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Linux at the Fall 2000 Embedded Systems Conference


October 3, 2000
Forrest Cook
The fall 2000 Embedded Systems Conference was held the week of September 24 through 28 in San Jose, CA. Hundreds of companies displaying everything from IC sockets to systems on a chip to virtual development systems were present.

The conference started off with a lively debate on whether Open Source software was a Boon or Bane to open source developers. At the conclusion of the conference, the answer to that question appers to be fairly clear: Linux based embedded products are being developed by many firms and a lot of companies are proving that it is possible to profit from the development and production of such systems.

Trends and Observations

There is a large movement in the embedded world towards networked systems. In many applications, the web browser is becoming the Universal GUI. The reliability of the Linux networking code, the Apache web server, and the choice of several web browsers make Linux a natural fit for networked embedded systems.

Devices running on wireless networks are becoming more common. Gateway devices which can isolate internal wired and wireless networks from the larger internet are going to become more common. Linux is a natural choice in this field with its built-in firewalling capabilities. With all of the example code to work from, the wide variety of Linux network device drivers makes assembling a new system much easier.

Linux desktop systems are known for having uptimes measured in months and even years in some cases. This reliability is the direct result of having so many people working on the code and tracking down bugs. Long-term reliability is an obvious advantage for embedded systems that must run in a completely unattended mode. As embedded code becomes more complicated, well-debugged software become more important.

It appears that many developers are moving away from islands of proprietary software towards continents of open-source applications and operating systems. Monolithic systems seem to be giving way to more distributed approaches. The additional requirement of networking in embedded systems means that the code base for a project must grow in a large way. Many Linux programmers have built their knowledge of networking by playing with Linux systems and digging around in the network code. That base of experts is being tapped by the resourceful companies. Many of the Linux companies at the conference had one or more young people with obviously big brains working their booths. This youthful energy seems to be one of the key ingredients for businesses entering the open-source world.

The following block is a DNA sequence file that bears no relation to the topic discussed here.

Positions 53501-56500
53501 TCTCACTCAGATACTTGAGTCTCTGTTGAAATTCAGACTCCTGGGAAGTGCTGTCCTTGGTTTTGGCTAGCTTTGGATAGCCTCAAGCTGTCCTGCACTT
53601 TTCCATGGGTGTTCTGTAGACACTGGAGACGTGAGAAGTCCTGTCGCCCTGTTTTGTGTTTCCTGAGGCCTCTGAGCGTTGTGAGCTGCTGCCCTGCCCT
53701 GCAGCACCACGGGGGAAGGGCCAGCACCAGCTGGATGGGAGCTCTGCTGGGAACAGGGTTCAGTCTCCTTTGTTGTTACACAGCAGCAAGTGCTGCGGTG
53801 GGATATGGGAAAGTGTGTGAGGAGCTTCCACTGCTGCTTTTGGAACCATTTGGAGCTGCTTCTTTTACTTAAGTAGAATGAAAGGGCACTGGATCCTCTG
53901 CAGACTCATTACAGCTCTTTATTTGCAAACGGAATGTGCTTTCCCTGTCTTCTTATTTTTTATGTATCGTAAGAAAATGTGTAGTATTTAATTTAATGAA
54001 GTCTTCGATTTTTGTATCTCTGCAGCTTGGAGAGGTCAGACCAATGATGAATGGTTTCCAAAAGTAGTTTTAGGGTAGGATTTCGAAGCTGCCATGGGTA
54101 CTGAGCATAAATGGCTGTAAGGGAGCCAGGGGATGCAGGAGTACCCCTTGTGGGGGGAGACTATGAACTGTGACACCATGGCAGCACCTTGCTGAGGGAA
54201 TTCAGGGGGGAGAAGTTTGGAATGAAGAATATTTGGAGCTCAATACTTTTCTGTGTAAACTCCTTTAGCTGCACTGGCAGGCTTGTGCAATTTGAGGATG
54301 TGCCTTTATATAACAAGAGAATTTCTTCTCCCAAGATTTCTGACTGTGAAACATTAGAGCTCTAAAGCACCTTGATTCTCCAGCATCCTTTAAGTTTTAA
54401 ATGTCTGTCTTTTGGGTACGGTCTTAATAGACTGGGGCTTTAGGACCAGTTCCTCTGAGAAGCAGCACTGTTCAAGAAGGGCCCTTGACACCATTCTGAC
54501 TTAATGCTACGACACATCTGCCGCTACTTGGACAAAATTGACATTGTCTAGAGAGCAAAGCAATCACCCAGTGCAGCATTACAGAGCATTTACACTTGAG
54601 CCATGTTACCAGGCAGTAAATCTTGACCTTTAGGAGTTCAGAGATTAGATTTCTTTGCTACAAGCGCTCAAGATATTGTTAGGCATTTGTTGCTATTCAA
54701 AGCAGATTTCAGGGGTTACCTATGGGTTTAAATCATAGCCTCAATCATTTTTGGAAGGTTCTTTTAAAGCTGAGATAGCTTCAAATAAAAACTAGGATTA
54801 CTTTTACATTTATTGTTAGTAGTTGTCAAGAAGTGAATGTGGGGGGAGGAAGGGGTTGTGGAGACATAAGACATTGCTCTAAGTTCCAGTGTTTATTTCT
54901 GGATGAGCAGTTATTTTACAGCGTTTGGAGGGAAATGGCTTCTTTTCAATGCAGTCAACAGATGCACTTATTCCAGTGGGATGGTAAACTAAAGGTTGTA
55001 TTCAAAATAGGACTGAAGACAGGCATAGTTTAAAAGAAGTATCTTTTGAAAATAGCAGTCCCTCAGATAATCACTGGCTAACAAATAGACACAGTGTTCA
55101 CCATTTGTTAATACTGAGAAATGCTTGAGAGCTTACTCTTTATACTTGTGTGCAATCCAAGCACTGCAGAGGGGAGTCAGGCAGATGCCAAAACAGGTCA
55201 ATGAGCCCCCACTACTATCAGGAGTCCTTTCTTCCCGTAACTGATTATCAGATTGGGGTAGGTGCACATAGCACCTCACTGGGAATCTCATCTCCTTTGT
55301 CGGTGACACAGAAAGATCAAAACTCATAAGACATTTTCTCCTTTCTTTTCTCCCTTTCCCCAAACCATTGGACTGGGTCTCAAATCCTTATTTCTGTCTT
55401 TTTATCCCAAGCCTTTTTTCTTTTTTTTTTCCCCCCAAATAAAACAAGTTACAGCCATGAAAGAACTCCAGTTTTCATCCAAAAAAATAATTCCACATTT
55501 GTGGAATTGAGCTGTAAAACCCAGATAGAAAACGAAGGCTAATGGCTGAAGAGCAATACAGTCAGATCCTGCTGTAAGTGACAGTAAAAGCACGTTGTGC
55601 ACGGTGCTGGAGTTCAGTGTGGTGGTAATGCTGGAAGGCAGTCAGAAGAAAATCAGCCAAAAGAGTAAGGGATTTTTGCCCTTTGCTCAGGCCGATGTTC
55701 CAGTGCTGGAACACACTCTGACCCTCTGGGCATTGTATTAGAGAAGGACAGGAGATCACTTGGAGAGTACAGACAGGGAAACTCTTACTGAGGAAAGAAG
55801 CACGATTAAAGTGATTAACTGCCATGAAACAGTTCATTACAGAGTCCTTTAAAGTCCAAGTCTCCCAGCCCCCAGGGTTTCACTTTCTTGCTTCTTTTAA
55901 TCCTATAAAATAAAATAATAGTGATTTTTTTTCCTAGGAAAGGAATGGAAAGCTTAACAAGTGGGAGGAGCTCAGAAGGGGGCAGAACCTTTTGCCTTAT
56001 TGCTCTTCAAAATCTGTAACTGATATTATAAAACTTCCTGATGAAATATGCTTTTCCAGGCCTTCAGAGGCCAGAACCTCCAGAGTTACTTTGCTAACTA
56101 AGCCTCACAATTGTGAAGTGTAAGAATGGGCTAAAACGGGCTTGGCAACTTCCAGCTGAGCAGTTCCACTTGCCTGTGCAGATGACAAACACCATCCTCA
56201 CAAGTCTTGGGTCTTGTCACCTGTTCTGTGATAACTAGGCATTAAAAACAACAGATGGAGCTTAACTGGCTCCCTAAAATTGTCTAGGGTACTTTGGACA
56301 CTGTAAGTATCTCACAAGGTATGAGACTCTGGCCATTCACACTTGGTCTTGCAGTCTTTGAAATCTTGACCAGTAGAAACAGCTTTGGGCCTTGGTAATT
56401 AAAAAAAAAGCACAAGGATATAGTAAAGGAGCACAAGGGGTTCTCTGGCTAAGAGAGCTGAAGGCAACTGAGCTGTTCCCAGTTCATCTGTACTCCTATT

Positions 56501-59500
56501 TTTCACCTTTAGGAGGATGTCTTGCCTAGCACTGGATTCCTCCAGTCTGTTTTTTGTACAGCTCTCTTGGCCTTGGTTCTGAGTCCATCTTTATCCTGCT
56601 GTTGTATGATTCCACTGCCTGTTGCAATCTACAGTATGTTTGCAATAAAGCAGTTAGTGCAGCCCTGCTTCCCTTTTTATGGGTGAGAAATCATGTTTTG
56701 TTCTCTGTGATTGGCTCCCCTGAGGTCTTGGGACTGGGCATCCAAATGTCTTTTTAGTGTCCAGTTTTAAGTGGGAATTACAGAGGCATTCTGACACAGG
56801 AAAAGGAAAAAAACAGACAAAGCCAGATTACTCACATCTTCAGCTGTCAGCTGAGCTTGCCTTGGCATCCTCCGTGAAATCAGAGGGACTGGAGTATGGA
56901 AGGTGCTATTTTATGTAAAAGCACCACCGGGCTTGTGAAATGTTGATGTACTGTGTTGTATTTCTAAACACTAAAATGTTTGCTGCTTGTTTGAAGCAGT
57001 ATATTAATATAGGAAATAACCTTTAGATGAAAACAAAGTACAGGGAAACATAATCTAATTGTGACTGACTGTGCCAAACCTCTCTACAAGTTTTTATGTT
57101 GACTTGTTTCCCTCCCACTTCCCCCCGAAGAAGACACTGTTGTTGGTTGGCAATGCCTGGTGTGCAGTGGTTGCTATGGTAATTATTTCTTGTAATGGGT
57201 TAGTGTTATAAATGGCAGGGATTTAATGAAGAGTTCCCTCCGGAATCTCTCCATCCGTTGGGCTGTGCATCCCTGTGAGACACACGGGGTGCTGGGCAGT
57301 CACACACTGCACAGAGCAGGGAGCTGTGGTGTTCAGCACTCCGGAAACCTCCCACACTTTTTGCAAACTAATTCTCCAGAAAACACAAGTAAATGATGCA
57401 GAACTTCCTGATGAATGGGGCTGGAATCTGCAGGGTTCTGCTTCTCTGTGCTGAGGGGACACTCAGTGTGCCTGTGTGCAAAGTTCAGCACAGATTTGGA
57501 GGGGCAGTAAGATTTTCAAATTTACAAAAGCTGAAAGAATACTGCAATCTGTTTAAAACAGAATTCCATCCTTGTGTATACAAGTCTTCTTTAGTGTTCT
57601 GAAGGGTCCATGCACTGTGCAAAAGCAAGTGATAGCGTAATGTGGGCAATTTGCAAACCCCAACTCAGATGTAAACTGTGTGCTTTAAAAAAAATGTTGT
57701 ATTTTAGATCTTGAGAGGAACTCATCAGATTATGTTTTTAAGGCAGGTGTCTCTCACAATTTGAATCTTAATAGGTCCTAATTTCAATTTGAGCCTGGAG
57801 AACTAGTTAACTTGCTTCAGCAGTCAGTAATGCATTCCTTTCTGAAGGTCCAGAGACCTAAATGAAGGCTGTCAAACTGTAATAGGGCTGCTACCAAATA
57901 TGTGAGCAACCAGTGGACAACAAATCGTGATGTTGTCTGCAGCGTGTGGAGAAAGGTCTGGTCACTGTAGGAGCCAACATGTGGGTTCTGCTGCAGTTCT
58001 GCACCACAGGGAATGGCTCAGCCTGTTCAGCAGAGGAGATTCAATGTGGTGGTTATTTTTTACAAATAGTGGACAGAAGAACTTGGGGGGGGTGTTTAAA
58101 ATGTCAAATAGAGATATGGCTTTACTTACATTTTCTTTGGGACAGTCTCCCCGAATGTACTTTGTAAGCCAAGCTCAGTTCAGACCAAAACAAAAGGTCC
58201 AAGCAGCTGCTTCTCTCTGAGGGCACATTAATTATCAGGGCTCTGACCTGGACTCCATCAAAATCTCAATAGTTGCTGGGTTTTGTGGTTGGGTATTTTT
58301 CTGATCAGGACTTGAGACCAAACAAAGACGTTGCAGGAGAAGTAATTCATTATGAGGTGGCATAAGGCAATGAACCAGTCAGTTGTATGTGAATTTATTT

Embedded systems tend to be built on finite amounts of Flash memory and RAM. The ability pick and choose pieces for a custom built system is of great importance, especially since different systems require different OS components.

One common theme was that the various open-source licenses seem to be a mystery to many developers who are new to open-source. Industry consortiums such as the Embedded Linux Consortium could help in this area by publishing simplified explanations of the licenses. For more info on the ELC, see this LWN article on the ELC at the Embedded Systems Conference.

Areas Still Devoid of Linux

Linux is currently finding its into many embedded systems, but it has not made as much progress showing up on the desktops of developers. The semiconductor manufacturers almost universally appear to be slow in producing development tools that run on the Linux desktop. Manufacturers of In Circuit Emulators (ICE) and microprocessor/EPROM programmers are also way behind in this area. Traditionally, the software on most of these systems has evolved from DOS programs into the Windows world. With more and more target systems running Linux, it seems like a natural step to move towards Linux on the development system side. The old axiom, Simpler is Better, works here, why support two operating systems when a single one will do the job better. The Embedded Linux Consortium can offer help to companies that are looking for an easy path into the world of Linux development.

Some software companies have been providing Unix/Linux based tools for a long time and a few are starting to venture into this area now. As software becomes a larger part of embedded systems, it would be a wise move for forward-looking hardware companies to enter this world.

Cool Linux Stuff

Here is a small sampling of the many cool products that were shown at the ESC:

Arcom Controls offers an embedded OS development kit that can run Linux. This board is unique in that it comes with a pre-installed version of Linux so developers can connect to their network and download applications right into the board. The system sounds like a great tool for reducing the time to market on embedded projects.

Virtio offers a virtual prototyping system that allows anyone with a web browser to download a virtual development system. The system is apparently quite useful for debugging the Linux kernel and is also good for developing embedded Linux systems. One does have to pay to use the software.

Conclusions

The Embedded Systems Conference is growing. It has outgrown the San Jose Convention Center and will be held at the Moscone Center in San Francisco in March of 2001. The use of Linux in embedded systems has grown much since the last ESC and will likely continue with that trend. Linux is quickly becoming a big contender in embedded systems.

Eklektix, Inc. Linux powered! Copyright 2002 Eklektix, Inc. all rights reserved.
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